Recent investigations of PRX enzymes have been motivated by the discovery of their wide ranging organic and inorganic hydroperoxide substrates and high catalytic rate constant of approximately 107 M−1 s−1 [8]. However, at 1 mM H2O2, many eukaryotic PRXs are inactivated, and the half-life of human PRX2 is just 20 s under these conditions [9]. These observations indicate the need for sensitive design and implementation of kinetic peroxiredoxin assays.

 

Nelson and Parsonage [10] used four differing methods to measure PRX activities with peroxide substrates. The first of these was performed using NADPH-coupled reactions with thioredoxin and thioredoxin reductase. The second assay was performed by directly monitoring thioredoxin oxidation, the third depended on competition with horseradish peroxidase, and the fourth protocol was performed according to FOX assay of peroxide consumption. However, because all of these assays require pure enzyme, their clinical applications are limited. Moreover, although PRXs reduce peroxides in the presence of either NADH or NADPH under physiological conditions, glutathione peroxidase and catalase also reduce H2O2, thus hampering specific assessments of peroxiredoxin mediated reductions in H2O2 levels.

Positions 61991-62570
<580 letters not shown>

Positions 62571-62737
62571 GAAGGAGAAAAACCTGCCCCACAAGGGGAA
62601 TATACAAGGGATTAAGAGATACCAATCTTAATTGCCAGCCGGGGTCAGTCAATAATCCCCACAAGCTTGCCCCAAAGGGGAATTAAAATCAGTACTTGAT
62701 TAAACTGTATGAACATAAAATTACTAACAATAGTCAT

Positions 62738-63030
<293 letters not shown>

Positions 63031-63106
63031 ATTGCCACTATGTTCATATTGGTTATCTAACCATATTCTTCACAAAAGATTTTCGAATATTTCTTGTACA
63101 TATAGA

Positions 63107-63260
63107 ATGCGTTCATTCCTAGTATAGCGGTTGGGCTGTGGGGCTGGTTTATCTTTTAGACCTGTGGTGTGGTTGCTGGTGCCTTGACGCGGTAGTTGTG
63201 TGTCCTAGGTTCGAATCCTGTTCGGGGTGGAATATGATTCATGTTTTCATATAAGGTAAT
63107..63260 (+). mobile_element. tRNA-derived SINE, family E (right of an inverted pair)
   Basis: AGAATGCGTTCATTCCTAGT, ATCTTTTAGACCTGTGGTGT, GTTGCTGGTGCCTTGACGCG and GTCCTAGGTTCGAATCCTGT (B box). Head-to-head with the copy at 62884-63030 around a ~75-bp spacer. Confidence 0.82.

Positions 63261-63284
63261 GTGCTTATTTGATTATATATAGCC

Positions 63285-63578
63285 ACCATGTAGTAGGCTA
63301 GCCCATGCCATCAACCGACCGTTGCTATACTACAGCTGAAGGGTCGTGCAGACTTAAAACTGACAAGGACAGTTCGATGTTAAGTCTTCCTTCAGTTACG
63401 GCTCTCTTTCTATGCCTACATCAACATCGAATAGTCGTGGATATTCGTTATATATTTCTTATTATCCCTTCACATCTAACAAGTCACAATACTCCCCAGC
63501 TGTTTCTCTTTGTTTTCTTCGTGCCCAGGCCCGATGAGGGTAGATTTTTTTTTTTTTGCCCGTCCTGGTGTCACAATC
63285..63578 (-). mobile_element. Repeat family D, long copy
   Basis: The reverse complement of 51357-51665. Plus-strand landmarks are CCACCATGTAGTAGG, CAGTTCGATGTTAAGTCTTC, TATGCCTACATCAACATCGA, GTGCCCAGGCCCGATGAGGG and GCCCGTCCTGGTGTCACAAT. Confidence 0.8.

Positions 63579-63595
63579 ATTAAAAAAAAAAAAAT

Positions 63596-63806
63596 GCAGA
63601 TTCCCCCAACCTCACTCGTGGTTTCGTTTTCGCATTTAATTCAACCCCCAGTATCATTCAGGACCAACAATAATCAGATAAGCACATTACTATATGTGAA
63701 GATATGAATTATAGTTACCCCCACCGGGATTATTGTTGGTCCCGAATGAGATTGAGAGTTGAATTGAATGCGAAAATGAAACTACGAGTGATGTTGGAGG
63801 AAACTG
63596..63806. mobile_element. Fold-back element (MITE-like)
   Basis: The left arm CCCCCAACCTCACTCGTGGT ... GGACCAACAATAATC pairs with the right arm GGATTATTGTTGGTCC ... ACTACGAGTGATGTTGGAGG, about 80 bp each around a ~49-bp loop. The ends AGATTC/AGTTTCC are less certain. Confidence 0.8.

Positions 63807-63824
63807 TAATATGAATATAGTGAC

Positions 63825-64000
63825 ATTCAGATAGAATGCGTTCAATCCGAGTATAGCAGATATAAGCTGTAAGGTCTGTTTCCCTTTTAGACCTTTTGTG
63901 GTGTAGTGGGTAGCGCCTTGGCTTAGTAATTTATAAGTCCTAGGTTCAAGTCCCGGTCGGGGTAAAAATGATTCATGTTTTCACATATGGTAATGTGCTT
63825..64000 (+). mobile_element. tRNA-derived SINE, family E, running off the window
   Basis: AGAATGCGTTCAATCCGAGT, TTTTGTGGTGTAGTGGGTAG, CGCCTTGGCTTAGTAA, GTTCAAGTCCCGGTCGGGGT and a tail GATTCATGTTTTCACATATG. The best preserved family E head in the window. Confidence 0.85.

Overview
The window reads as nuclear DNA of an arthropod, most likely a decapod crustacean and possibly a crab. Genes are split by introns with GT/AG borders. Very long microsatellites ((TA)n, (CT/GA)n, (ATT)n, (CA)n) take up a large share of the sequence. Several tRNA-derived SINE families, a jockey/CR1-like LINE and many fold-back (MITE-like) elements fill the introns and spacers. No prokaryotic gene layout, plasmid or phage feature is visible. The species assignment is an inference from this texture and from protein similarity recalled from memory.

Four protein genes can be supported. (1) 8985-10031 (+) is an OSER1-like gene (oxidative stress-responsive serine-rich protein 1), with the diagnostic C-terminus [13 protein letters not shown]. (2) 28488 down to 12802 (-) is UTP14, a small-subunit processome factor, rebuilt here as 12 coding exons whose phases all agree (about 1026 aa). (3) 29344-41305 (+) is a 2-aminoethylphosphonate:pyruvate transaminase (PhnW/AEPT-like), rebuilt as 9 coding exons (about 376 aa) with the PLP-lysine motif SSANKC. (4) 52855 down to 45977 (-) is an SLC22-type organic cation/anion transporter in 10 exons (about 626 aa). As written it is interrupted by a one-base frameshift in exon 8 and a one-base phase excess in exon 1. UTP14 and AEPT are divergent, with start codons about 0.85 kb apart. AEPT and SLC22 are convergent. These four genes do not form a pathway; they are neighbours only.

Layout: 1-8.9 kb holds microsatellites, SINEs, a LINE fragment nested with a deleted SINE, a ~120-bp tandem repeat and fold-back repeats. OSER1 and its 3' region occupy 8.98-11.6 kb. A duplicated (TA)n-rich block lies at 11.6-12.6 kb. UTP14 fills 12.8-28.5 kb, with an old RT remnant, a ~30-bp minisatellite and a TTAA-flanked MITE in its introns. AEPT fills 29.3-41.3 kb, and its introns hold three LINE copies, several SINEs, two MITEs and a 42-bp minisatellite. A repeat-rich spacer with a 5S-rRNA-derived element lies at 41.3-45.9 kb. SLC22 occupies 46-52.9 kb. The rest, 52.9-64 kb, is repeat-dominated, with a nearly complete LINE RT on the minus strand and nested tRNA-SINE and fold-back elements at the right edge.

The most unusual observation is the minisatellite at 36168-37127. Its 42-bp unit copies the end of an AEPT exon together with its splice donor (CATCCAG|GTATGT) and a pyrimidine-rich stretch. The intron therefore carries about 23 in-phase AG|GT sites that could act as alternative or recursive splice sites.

Nelson and Parsonage [10] indicated that the presence of catalase enzyme hampered measurements of PRX activities in all of the methods. Because the only solution to this problem involves the purification of peroxiredoxin enzymes [10], these methods are not applicable to biological tissues. To address these issues, we developed the present peroxiredoxin assay using sodium azide to exclude interference from catalase enzyme activity [11,12] in samples containing PRX enzymes, and achieved highly specific determinations of PRX activities. Glutathione peroxidase does not affect the hydrogen peroxide concentration due to the absence of a significant concentrations of it is substrate (glutathione) in the reaction solutions. The glutathione peroxidase enzyme needs two substrates to complete it is enzymatic activity (glutathione and hydrogen peroxide). The absence of one of them leads to the termination of its enzymatic activity. Therefore, there is no interfering between the activities of peroxiredoxin and glutathione peroxidase.

 

2.    MATERIAL AND METHODS:

2.1.  Chemicals:

Sorbitol (C6H14O6), ammonium ferrous sulfate; titanium tetrachloride (TiCl4), xylenol orange dye (3,3′-bis[N, N-bis(carboxymethyl) aminomethyl]-o-cresolsulfonephthalein tetrasodium salt), sodium azide, 1,4-dithio-DL-threitol (DTT), and hydrogen peroxide (H2O2) were purchased from commercial suppliers and were of analytical grade.

 

2.2.  Instrument:

Measurement of the end product pertitanic acid was performed using a Shimadzu 1800 spectrophotometer.

 

2.3.  Reagents and solutions: